Krugman and Wells review of Rogoff and Reinhart’s new book This Time is Different: Eight Centuries of Financial Folly. Excerpts from the review below:
[…] From an economist’s point of view, there are two striking aspects of This Time Is Different. The first is the sheer range of evidence brought to bear. Reading Reinhart and Rogoff is a reminder of how often economists take the easy road—how much they tend to focus their efforts on times and places for which numbers are readily available, which basically means the recent history of the United States and a few other wealthy nations. When it comes to crises, that means acting like the proverbial drunk who searches for his keys under the lamppost, even though that’s not where he dropped them, because the light is better there: the quarter-century or so preceding the current crisis was an era of relative calm, at least among advanced economies, so to understand what’s happening to us one must reach further back and farther afield. This Time Is Different ventures into the back alleys of economic data, accepting imperfect or fragmentary numbers as the price of looking at a wide range of experience.
[…]So what is the message of This Time Is Different? In a nutshell, it is that too much debt is always dangerous. It’s dangerous when a government borrows heavily from foreigners—but it’s equally dangerous when a government borrows heavily from its own citizens. It’s dangerous, too,when the private sector borrows heavily, whether from foreigners or from itself—for banks are basically institutions that borrow from their depositors, then make loans to others, and banking crises are among the most devastating shocks an economy can face.
[…]One odd omission by Reinhart and Rogoff, by the way, is their failure to mention the late Hyman Minsky, a heterodox economic thinker who made a similar argument and is now experiencing a renaissance in influence.
[…]The Depression looks much more like the product of excessive private-sector debt than like the government failure of monetarist legend.
[…]Financial crises are typically followed by deep recessions, and these recessions are followed by slow, disappointing recoveries.
(John Maynard Keynes, right, with US Treasury Secretary Henry Morgenthau Jr. at the Bretton Woods conference on postwar reconstruction, July 1944)
[…]It wasn’t until John Maynard Keynes offered a theoretical explanation of how it is that economies come to be persistently depressed—an explanation that was informed by historical experience but went far beyond a simple description of past patterns—that economists could offer useful advice to policymakers about how to fight a slump.
[…]The truth is that the historical record on the consequences of government debt is sufficiently ambiguous to admit of different interpretations. We read the evidence as supporting a policy of stimulate now, pay later: spend strongly to promote employment in the crisis, but take measures to curb spending and raise revenue once the crisis has passed. Others will see it differently. The main thing to notice, perhaps, is that there is no safe path: debt has long-term risks, but so does failing to engineer a solid recovery. The IMF’s research suggests that the long-term cost of financial crises is less when countries respond with strong stimulus policies, which means that failing to do so risks damage not just this year but for years to come.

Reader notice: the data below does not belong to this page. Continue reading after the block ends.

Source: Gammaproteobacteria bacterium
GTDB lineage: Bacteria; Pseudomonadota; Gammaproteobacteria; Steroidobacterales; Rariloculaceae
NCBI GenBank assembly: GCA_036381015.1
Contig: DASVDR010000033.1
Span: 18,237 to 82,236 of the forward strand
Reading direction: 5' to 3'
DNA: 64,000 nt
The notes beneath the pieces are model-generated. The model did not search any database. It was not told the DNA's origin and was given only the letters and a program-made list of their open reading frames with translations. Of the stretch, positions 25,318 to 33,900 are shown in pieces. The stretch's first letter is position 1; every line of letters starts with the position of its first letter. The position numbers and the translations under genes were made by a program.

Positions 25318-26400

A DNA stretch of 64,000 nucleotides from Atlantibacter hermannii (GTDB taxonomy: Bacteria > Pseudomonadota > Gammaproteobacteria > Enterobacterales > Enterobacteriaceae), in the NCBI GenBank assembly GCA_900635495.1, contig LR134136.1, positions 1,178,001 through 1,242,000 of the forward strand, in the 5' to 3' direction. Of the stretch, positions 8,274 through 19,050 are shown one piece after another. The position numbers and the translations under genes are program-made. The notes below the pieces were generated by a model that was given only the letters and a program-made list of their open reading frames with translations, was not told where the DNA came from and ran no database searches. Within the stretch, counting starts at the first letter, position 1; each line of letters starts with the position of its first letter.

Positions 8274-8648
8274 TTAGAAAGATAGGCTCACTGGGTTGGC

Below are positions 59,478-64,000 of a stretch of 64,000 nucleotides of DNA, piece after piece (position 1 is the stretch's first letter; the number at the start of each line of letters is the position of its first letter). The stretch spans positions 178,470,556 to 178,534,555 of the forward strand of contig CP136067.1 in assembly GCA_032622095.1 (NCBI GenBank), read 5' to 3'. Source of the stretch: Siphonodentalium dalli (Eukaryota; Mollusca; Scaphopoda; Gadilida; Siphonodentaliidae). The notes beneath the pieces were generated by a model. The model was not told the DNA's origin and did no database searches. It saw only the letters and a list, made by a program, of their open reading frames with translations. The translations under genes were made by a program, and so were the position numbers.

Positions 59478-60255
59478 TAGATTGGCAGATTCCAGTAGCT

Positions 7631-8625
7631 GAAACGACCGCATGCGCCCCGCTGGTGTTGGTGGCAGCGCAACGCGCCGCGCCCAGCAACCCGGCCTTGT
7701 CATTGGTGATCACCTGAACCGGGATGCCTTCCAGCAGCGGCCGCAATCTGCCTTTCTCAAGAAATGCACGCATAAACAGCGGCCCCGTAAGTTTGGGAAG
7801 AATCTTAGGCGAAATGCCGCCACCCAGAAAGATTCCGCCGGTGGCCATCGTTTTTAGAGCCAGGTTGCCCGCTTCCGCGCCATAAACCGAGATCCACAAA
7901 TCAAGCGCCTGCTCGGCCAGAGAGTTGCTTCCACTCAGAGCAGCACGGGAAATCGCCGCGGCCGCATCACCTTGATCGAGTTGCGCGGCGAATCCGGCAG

[…]What the data show is a dramatic drop in the frequency of crises of all kinds after World War II, then an irregularly rising trend after about 1980, with a series of regional crises in Latin America, Europe, and Asia, finally culminating in the global crisis of 2008–2009. What changed after World War II, and what changed it back? The obvious answer is regulation.
[…]Why didn’t more people see this coming? One answer, of course, lies in Reinhart and Rogoff’s title. There were superficial differences between debt now and debt three generations ago: more elaborate financial instruments, seemingly more sophisticated techniques of assessment, an apparent wider spreading of risks (which turned out to have been an illusion). So financial executives, policymakers, and many economists convinced themselves that the old rules didn’t apply.
[…]Now that the multiple bubbles have burst, there’s obviously a strong case for a return to much stricter regulation. It’s by no means clear, however, whether this will actually happen. For one thing, the ideology used to justify the dismantling of regulation has proved remarkably resilient. It’s now an article of faith on the right, impervious to contrary evidence, that the crisis was caused not by private-sector excesses but by liberal politicians who forced banks to make loans to the undeserving poor. Less partisan leaders nonetheless fret over the possibility that regulation might crimp financial innovation, even though it’s very hard to find examples of such innovation that were clearly beneficial (ATMs don’t count).